Ping, not to be confused with social network updating service Ping.fm (or the web site Ping.com, which has nothing to do with music or social media whatsoever), is Apple’s new niche social networking service dedicated to connecting people based on their tastes in music. Ping is not a standalone web site; it comes packaged only with the software, which is available for both PC and Mac.
Interestingly, Ping is disabled by default and is therefore an opt-in user experience. One might think that Apple would be pushing for users to try the free service, but Apple is promoting social interaction by making users’ details such as name and hometown visible to the public unless specifically set to private. Furthermore, the types of music you enjoy, based on your iTunes statistics, can be hidden – so that embarrassing fetish for show tunes need not be known to the world.
The Facebook and Twitter of Music
ReadWriteWeb explains that Ping operates similarly to Facebook in that it allows users to rate and comment on music (a la Facebook’s “like” feature), and also contains features familiar to Twitter users, such as following other users and music artists to track their activities.
Steve Jobs recently admitted the inspiration behind Ping, stating the social service is “Facebook and Twitter meets iTunes. But it’s not Facebook, it’s not Twitter. It’s a social network all about music”.
The entire purpose of Ping is not entirely clear. Whether it’s a ploy to drive people to purchase more music from iTunes – as they see the music discussed by the people they’re following, or recommended by Ping itself – or a genuine attempt at bringing people together will be carefully watched over time.
A Work in Progress
Ping’s hardly perfected, and one of the biggest flaws mentioned in numerous reviews is the lack of the “genius” mode of music recommendations. Ping will instead recommend music that is most popular on the site – so if you’re a fan of indie music, be prepared to be recommended Lady Gaga and other wildly popular artists, simply because they’re buzzing on Ping and iTunes.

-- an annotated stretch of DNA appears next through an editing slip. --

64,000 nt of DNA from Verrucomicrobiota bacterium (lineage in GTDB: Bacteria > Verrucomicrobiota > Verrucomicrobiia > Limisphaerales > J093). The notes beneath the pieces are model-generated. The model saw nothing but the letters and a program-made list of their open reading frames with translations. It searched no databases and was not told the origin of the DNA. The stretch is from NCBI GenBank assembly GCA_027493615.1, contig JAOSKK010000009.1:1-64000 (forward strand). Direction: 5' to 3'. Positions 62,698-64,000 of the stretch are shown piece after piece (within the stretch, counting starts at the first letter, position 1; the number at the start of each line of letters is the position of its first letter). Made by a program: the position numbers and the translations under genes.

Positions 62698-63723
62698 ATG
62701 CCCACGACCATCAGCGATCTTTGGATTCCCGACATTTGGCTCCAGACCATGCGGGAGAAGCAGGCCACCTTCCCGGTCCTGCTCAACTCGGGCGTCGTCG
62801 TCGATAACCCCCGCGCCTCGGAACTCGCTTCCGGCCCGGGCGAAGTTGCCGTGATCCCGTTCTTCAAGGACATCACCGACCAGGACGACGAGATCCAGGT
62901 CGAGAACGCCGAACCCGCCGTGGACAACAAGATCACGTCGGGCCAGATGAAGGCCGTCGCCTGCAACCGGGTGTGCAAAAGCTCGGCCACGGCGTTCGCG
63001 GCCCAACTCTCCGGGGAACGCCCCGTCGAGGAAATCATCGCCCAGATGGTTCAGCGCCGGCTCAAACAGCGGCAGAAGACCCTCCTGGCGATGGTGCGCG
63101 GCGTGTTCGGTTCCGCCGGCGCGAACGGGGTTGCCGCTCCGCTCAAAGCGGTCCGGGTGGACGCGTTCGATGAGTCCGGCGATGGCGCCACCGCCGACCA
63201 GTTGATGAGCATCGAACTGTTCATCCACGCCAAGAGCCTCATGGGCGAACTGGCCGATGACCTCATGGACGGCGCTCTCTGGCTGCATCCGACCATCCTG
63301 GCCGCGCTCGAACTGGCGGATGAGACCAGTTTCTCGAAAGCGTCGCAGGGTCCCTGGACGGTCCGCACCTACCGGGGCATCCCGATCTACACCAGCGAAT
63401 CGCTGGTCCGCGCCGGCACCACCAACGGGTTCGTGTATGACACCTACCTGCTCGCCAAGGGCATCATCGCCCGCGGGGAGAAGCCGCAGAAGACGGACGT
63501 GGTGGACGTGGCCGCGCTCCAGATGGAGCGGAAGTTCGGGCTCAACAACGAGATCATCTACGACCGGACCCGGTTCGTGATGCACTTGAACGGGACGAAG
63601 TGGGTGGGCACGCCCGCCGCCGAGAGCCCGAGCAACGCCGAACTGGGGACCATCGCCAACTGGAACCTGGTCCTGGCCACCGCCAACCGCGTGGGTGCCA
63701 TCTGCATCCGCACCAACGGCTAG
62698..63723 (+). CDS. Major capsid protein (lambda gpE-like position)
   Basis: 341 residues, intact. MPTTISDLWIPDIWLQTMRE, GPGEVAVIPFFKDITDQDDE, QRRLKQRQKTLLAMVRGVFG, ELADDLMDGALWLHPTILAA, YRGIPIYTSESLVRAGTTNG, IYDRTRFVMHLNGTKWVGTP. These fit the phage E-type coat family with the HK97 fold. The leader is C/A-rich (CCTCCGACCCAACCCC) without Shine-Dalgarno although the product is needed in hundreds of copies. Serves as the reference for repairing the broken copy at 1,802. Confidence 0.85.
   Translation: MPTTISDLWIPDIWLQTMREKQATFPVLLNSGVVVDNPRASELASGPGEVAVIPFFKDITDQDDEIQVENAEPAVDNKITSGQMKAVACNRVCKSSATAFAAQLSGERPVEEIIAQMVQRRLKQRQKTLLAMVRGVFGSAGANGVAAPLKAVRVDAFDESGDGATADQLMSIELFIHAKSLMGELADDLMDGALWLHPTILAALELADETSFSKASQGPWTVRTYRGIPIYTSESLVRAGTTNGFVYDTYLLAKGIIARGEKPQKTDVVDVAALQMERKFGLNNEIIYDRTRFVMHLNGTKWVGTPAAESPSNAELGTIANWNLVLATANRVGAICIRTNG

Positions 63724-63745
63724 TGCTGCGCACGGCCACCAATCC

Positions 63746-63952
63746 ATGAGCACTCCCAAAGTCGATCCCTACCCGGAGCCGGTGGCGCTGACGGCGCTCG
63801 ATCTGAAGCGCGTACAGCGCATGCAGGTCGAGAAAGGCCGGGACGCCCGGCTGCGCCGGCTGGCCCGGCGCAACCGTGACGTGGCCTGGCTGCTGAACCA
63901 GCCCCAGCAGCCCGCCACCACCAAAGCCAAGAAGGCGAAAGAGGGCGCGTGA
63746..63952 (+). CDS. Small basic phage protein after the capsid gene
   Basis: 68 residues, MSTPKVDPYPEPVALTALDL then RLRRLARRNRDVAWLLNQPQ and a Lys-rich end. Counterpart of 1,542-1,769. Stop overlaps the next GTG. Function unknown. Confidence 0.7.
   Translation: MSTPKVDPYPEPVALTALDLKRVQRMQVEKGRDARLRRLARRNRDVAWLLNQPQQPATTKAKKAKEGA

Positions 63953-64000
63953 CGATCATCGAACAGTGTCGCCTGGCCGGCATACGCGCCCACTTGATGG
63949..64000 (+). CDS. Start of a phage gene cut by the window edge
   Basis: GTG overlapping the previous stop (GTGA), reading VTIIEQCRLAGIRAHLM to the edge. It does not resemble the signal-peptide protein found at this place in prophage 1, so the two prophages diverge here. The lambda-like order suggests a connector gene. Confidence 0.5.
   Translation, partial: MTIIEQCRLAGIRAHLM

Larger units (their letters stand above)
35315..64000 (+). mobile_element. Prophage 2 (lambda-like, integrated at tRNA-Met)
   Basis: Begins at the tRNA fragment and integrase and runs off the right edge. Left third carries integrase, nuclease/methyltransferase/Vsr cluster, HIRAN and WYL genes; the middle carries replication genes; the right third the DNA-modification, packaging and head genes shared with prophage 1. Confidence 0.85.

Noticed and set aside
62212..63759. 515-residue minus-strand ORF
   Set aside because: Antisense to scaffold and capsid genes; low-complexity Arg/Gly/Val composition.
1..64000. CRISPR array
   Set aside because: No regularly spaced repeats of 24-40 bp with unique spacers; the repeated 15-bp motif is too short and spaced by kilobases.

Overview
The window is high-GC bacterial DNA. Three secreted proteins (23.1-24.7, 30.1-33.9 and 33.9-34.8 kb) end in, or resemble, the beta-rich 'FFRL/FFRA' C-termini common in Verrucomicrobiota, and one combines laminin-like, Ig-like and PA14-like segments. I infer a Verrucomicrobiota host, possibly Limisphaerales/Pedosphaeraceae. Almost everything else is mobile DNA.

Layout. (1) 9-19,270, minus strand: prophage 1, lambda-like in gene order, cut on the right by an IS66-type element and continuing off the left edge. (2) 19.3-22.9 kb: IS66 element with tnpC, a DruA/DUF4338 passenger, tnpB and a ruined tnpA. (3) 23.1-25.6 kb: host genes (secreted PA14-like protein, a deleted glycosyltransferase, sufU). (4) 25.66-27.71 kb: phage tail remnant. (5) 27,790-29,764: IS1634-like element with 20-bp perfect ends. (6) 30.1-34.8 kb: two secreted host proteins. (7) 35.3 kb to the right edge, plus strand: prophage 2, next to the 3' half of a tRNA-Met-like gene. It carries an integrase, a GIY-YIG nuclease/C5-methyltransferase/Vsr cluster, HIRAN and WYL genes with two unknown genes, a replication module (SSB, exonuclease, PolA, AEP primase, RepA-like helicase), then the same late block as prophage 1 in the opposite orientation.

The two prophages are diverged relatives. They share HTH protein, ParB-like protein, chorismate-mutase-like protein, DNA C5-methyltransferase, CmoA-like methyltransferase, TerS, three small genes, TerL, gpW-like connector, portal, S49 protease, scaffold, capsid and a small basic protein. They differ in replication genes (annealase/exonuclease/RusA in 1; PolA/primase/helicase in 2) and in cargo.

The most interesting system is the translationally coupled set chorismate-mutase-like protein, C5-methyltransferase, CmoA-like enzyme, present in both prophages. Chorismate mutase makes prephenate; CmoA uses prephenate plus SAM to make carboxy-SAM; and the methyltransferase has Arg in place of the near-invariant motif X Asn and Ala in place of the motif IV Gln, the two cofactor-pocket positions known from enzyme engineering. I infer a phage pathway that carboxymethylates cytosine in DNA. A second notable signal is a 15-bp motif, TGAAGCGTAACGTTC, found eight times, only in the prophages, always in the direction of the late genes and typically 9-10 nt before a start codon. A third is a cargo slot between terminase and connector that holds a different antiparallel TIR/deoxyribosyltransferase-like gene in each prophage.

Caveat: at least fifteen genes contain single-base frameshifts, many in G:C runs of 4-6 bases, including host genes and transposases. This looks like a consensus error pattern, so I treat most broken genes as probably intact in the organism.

Users might also find it difficult to locate their friends as there appears to be a delay between when someone signs up for Ping and when he/she appears in the Ping search results. Users can invite their friends to Ping, but this is a fairly clunky way of making connections.
The Fate of MySpace Music?
Does Ping spell the end of MySpace Music? MySpace users tend to flock to artist pages to get the latest news and listen to music posted on their profiles. When they want to purchase new music, they’re linked to iTunes. With Ping, this is all possible from within the iTunes Ping interface, eliminating the need for third party involvement for iTunes purchases. (Alternatively, MySpace still offers the ability to buy via Amazon MP3.) What this means for one of MySpace’s most popular features, and arguably a major reason anyone remains at what has long been considered a withering social network, we can only speculate.
Is Convenience or Contrivance King?
The convenience of accessing a social network from within a piece of software people commonly use is apparent. The contrivance of a social network based largely around selling music may turn more cynical users off the service altogether. Ping is still a work in progress, and its overall success very much remains to be seen.
A writer and editor in the field of social media marketing since 2007, Dina busies herself authoring posts for multiple Splashpress Media properties; Google News syndicate IndyPosted; several Media Discounters sites; and numerous market research endeavours with Yovia. Called "pathologically eclectic" by the man who coined the term, thirtysomething Dina lives and writes in the suburbs of literary hub New York City.